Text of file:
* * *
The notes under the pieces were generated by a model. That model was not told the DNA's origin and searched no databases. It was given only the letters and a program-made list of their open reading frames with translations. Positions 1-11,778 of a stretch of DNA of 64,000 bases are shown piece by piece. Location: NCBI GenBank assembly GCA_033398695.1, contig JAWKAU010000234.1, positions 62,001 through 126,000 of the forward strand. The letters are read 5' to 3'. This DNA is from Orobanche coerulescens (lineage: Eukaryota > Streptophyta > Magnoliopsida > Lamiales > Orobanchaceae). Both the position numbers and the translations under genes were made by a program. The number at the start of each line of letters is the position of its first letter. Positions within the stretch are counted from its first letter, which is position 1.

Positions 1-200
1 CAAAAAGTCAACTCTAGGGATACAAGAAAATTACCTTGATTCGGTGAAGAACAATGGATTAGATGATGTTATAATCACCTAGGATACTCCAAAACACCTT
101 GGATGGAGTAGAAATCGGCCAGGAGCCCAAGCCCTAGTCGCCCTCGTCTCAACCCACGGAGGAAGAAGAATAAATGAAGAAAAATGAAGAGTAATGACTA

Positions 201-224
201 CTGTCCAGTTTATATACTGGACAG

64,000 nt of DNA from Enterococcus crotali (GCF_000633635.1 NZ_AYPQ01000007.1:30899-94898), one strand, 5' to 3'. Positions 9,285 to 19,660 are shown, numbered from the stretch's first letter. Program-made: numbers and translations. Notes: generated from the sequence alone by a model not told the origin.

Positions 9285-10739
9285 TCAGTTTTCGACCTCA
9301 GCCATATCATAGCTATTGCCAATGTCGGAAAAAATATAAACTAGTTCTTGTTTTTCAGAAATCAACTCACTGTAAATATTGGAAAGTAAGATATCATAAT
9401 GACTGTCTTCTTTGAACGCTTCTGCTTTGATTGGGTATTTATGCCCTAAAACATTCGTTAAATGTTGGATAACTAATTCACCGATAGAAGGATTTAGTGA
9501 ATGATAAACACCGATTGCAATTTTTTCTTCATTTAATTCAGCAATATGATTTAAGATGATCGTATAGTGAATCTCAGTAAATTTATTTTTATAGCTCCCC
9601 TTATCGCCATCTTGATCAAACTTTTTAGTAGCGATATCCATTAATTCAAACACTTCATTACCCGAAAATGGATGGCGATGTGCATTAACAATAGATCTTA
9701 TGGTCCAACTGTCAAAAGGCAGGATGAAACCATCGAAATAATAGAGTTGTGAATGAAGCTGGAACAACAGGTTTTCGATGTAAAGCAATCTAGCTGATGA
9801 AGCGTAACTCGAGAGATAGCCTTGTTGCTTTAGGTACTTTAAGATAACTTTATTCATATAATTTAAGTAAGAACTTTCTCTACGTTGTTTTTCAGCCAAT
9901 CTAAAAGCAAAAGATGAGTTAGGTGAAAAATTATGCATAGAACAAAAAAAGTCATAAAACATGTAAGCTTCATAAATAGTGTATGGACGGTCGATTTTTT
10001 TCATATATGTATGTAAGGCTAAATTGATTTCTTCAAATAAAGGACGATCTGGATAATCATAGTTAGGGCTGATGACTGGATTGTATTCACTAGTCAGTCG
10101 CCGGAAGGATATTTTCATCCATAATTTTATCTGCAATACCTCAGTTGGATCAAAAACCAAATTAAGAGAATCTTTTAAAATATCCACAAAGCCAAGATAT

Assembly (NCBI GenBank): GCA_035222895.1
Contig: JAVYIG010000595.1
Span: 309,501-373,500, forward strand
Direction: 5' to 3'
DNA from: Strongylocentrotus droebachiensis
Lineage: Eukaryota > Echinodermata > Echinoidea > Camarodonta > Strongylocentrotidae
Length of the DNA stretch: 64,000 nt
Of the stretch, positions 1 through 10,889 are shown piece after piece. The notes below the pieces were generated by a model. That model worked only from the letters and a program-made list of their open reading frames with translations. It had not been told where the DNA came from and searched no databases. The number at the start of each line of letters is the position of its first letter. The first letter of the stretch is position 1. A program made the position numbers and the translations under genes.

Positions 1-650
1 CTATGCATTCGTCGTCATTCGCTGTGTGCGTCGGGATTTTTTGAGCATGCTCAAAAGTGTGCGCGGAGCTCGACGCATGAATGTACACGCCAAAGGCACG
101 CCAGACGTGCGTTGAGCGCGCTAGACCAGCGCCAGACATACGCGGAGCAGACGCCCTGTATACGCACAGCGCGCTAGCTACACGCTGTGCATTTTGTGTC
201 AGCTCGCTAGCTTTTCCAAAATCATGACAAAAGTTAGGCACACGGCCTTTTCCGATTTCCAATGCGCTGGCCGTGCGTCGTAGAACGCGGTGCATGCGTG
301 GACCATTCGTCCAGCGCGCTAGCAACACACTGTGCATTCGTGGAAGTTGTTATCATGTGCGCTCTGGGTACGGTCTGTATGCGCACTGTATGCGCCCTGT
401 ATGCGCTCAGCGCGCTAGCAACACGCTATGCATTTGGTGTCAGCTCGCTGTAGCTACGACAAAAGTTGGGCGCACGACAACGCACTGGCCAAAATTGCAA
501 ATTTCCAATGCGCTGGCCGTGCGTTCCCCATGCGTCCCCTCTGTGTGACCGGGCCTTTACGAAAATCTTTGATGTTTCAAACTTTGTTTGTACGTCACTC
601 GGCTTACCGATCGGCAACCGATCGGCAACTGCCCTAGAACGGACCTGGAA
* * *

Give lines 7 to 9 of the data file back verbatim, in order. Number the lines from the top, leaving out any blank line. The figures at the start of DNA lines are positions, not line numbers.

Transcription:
64,000 nt of DNA from Enterococcus crotali (GCF_000633635.1 NZ_AYPQ01000007.1:30899-94898), one strand, 5' to 3'. Positions 9,285 to 19,660 are shown, numbered from the stretch's first letter. Program-made: numbers and translations. Notes: generated from the sequence alone by a model not told the origin.

Positions 9285-10739
9285 TCAGTTTTCGACCTCA